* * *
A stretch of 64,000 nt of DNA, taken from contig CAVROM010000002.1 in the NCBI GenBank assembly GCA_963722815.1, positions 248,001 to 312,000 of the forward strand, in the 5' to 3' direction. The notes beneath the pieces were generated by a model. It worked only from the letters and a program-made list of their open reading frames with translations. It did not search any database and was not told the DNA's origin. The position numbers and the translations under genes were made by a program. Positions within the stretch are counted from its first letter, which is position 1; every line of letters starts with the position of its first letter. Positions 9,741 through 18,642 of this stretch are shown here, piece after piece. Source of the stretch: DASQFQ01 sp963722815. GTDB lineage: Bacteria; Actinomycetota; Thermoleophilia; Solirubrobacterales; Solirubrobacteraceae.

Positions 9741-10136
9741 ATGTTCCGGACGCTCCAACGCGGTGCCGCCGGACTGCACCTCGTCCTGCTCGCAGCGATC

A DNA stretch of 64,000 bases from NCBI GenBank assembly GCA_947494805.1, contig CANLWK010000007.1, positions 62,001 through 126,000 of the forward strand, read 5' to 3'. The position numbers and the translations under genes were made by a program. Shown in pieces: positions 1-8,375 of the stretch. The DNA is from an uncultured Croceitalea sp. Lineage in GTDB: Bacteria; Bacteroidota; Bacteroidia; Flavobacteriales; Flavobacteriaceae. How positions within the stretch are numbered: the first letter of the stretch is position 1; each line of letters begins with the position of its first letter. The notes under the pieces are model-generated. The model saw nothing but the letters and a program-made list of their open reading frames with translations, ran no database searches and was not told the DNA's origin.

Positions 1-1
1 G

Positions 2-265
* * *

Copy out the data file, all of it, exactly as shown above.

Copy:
A stretch of 64,000 nt of DNA, taken from contig CAVROM010000002.1 in the NCBI GenBank assembly GCA_963722815.1, positions 248,001 to 312,000 of the forward strand, in the 5' to 3' direction. The notes beneath the pieces were generated by a model. It worked only from the letters and a program-made list of their open reading frames with translations. It did not search any database and was not told the DNA's origin. The position numbers and the translations under genes were made by a program. Positions within the stretch are counted from its first letter, which is position 1; every line of letters starts with the position of its first letter. Positions 9,741 through 18,642 of this stretch are shown here, piece after piece. Source of the stretch: DASQFQ01 sp963722815. GTDB lineage: Bacteria; Actinomycetota; Thermoleophilia; Solirubrobacterales; Solirubrobacteraceae.

Positions 9741-10136
9741 ATGTTCCGGACGCTCCAACGCGGTGCCGCCGGACTGCACCTCGTCCTGCTCGCAGCGATC

A DNA stretch of 64,000 bases from NCBI GenBank assembly GCA_947494805.1, contig CANLWK010000007.1, positions 62,001 through 126,000 of the forward strand, read 5' to 3'. The position numbers and the translations under genes were made by a program. Shown in pieces: positions 1-8,375 of the stretch. The DNA is from an uncultured Croceitalea sp. Lineage in GTDB: Bacteria; Bacteroidota; Bacteroidia; Flavobacteriales; Flavobacteriaceae. How positions within the stretch are numbered: the first letter of the stretch is position 1; each line of letters begins with the position of its first letter. The notes under the pieces are model-generated. The model saw nothing but the letters and a program-made list of their open reading frames with translations, ran no database searches and was not told the DNA's origin.

Positions 1-1
1 G

Positions 2-265